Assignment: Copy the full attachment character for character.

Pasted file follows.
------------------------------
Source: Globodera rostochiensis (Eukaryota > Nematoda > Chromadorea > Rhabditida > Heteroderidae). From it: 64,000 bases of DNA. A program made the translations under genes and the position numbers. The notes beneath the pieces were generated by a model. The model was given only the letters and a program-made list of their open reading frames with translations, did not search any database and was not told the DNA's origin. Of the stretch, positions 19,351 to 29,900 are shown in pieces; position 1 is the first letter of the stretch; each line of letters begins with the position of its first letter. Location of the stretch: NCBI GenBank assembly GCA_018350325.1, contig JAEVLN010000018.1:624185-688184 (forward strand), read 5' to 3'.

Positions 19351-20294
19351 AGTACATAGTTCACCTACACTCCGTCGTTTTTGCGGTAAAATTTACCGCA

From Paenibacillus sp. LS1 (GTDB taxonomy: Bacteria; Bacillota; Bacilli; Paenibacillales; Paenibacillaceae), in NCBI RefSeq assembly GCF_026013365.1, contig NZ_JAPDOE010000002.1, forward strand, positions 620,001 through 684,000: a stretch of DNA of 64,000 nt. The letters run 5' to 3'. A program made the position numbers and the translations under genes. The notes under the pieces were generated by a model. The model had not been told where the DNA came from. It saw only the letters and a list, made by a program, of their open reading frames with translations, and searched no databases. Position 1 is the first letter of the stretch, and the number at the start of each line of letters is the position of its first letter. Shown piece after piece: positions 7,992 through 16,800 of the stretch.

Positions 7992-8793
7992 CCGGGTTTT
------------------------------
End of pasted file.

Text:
Source: Globodera rostochiensis (Eukaryota > Nematoda > Chromadorea > Rhabditida > Heteroderidae). From it: 64,000 bases of DNA. A program made the translations under genes and the position numbers. The notes beneath the pieces were generated by a model. The model was given only the letters and a program-made list of their open reading frames with translations, did not search any database and was not told the DNA's origin. Of the stretch, positions 19,351 to 29,900 are shown in pieces; position 1 is the first letter of the stretch; each line of letters begins with the position of its first letter. Location of the stretch: NCBI GenBank assembly GCA_018350325.1, contig JAEVLN010000018.1:624185-688184 (forward strand), read 5' to 3'.

Positions 19351-20294
19351 AGTACATAGTTCACCTACACTCCGTCGTTTTTGCGGTAAAATTTACCGCA

From Paenibacillus sp. LS1 (GTDB taxonomy: Bacteria; Bacillota; Bacilli; Paenibacillales; Paenibacillaceae), in NCBI RefSeq assembly GCF_026013365.1, contig NZ_JAPDOE010000002.1, forward strand, positions 620,001 through 684,000: a stretch of DNA of 64,000 nt. The letters run 5' to 3'. A program made the position numbers and the translations under genes. The notes under the pieces were generated by a model. The model had not been told where the DNA came from. It saw only the letters and a list, made by a program, of their open reading frames with translations, and searched no databases. Position 1 is the first letter of the stretch, and the number at the start of each line of letters is the position of its first letter. Shown piece after piece: positions 7,992 through 16,800 of the stretch.

Positions 7992-8793
7992 CCGGGTTTT